Wright and his colleagues.

Facing impending desegregation under Judge Wright's plan, the Orleans Parish School Board finally decided to submit a plan of its own. That plan relied upon the state's pupil placement law, which was obviously intended to discourage blacks from seeking transfers to "white" schools and obviously intended, too, to provide officials with non-racial pretexts for denying requests for transfers.30 In a move that disappointed the activists spearheading the struggle for desegregation, Judge Wright accepted the board's proposal. He also pushed back by ten weeks his deadline for initiating desegregation. November 14, 1960, became the new, historic day for a twentieth-century breaching of the color bar in elementary public education in New Orleans. (31)

Under the school board's direction only four black girls were allowed to attend "white" schools. (32) But even that miniscule amount of "race mixing" generated widespread apocalypticism. The Governor called the legislature into a special session at which it hurriedly enacted twenty-nine new laws for the purpose of delaying or preventing any desegregation. (33) The session was, as two historians of the episode observe, "[a] legislative carnival unique in the annals of American lawmaking." (34) Then, on November 12, the state superintendent of schools declared November 14 to be a statewide school holiday. (35) Judge Wright immediately cited him for contempt of court. The legislature then superseded the Superintendent, declaring November 14 to be a holiday under its own authority. (36) Judge Wright enjoined the Governor and the entire legislature, directing the Orleans Parish School Board to proceed to desegregate regardless of the actions of state officials. (37)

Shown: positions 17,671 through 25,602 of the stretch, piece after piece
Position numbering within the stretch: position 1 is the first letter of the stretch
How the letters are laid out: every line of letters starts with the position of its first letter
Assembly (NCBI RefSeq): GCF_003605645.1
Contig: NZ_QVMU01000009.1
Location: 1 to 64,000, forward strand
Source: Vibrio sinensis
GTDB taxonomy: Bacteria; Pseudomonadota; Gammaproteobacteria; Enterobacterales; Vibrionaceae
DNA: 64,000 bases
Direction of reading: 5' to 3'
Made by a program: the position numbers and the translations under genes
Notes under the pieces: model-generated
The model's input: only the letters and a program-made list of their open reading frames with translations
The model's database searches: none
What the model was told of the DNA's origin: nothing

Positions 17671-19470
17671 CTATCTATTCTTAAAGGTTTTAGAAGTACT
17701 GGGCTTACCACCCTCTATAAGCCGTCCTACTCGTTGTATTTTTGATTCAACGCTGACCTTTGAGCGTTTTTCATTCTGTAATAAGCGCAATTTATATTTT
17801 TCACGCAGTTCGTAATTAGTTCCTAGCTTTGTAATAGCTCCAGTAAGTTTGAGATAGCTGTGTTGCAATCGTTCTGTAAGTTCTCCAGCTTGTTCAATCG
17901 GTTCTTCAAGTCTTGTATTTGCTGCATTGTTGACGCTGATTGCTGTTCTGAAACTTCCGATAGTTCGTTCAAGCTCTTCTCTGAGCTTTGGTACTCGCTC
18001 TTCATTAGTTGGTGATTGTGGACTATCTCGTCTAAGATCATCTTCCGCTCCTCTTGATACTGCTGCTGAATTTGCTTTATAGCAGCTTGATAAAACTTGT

On November 14, 1960, marshals escorted the four black first graders to schools whose identities had been kept secret to minimize the likelihood of disruption. Marshals accompanied three of the girls to the McDonough No. 19 School and the other to the William J. Frantz School. Two days later white segregationists held a rally under the aegis of the White Citizens Council. "Let's don't be cowed," William Rainach declared. (38) "Let's use the 'scorched-earth' policy. Let's empty the classrooms where they are integrated." (39) Not to be outdone, Leander Perez, the most influential of the hard-core segregationists, railed against communists, "Zionist Jews," that "weasel, snake-head mayor of ours," and that "smart-alec mulatto lawyer," Thurgood Marshall. (40) He urged his listeners to take their case more forcefully to the parish school board. "Don't wait," he warned, "for your daughter to be raped by these Congolese. Don't wait until the burr-heads are forced into your schools. Do something about it now." (41)

For hundreds of white high school students the next day, "something" included hooliganism in downtown New Orleans, where they ran in and out of public buildings, banged on the locked doors of the mayor's office, and harassed blacks. For many white segregationist parents, "something" meant boycotting the desegregated schools. Just three days after the appearance of the black first graders, only nineteen white students remained at the Frantz School and only two at McDonough No. 19. The boycotters not only withdrew their children from school, they also put pressure on others to maintain white segregationist solidarity. Boycotters created a gauntlet of shrieking mothers that had to be run twice daily by whites who took their children to school. (42) These non-conforming whites also suffered by having their tires slashed, their windows at home shattered, and their porches bespattered with paint. (43) A white family that had a child at Frantz attempted to defy the boycott but then encountered financial difficulties when the father quit his position as a municipal gas-meter reader when his co-workers constantly taunted him. (44) Unable to find another job, he moved to Rhode Island with his wife and six children. (45) It is no wonder that by the end of November only two white children continued to attend the Frantz School while none continued to attend McDonough No. 19. (46)